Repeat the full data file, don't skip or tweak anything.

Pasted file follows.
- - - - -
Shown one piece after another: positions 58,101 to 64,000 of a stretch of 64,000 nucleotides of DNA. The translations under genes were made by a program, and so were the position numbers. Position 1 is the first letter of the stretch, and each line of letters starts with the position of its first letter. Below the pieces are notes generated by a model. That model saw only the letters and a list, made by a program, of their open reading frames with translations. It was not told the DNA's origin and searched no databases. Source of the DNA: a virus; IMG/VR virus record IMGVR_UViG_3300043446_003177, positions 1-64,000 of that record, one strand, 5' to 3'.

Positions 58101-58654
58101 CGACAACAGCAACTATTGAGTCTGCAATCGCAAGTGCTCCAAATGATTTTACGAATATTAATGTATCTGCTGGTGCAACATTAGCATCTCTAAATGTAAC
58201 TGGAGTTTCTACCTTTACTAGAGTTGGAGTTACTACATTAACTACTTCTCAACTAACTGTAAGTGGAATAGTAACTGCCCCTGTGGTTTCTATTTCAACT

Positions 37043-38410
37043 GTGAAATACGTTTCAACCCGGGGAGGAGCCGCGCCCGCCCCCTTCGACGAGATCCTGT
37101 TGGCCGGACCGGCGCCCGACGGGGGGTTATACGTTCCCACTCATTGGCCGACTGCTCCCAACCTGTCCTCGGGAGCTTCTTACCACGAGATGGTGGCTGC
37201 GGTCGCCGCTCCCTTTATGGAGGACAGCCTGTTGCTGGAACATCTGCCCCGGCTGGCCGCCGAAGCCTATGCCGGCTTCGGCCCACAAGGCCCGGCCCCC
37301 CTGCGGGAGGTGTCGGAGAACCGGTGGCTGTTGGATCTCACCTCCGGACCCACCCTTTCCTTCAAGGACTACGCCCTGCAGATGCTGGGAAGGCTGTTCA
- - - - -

Shown one piece after another: positions 58,101 to 64,000 of a stretch of 64,000 nucleotides of DNA. The translations under genes were made by a program, and so were the position numbers. Position 1 is the first letter of the stretch, and each line of letters starts with the position of its first letter. Below the pieces are notes generated by a model. That model saw only the letters and a list, made by a program, of their open reading frames with translations. It was not told the DNA's origin and searched no databases. Source of the DNA: a virus; IMG/VR virus record IMGVR_UViG_3300043446_003177, positions 1-64,000 of that record, one strand, 5' to 3'.

Positions 58101-58654
58101 CGACAACAGCAACTATTGAGTCTGCAATCGCAAGTGCTCCAAATGATTTTACGAATATTAATGTATCTGCTGGTGCAACATTAGCATCTCTAAATGTAAC
58201 TGGAGTTTCTACCTTTACTAGAGTTGGAGTTACTACATTAACTACTTCTCAACTAACTGTAAGTGGAATAGTAACTGCCCCTGTGGTTTCTATTTCAACT

Positions 37043-38410
37043 GTGAAATACGTTTCAACCCGGGGAGGAGCCGCGCCCGCCCCCTTCGACGAGATCCTGT
37101 TGGCCGGACCGGCGCCCGACGGGGGGTTATACGTTCCCACTCATTGGCCGACTGCTCCCAACCTGTCCTCGGGAGCTTCTTACCACGAGATGGTGGCTGC
37201 GGTCGCCGCTCCCTTTATGGAGGACAGCCTGTTGCTGGAACATCTGCCCCGGCTGGCCGCCGAAGCCTATGCCGGCTTCGGCCCACAAGGCCCGGCCCCC
37301 CTGCGGGAGGTGTCGGAGAACCGGTGGCTGTTGGATCTCACCTCCGGACCCACCCTTTCCTTCAAGGACTACGCCCTGCAGATGCTGGGAAGGCTGTTCA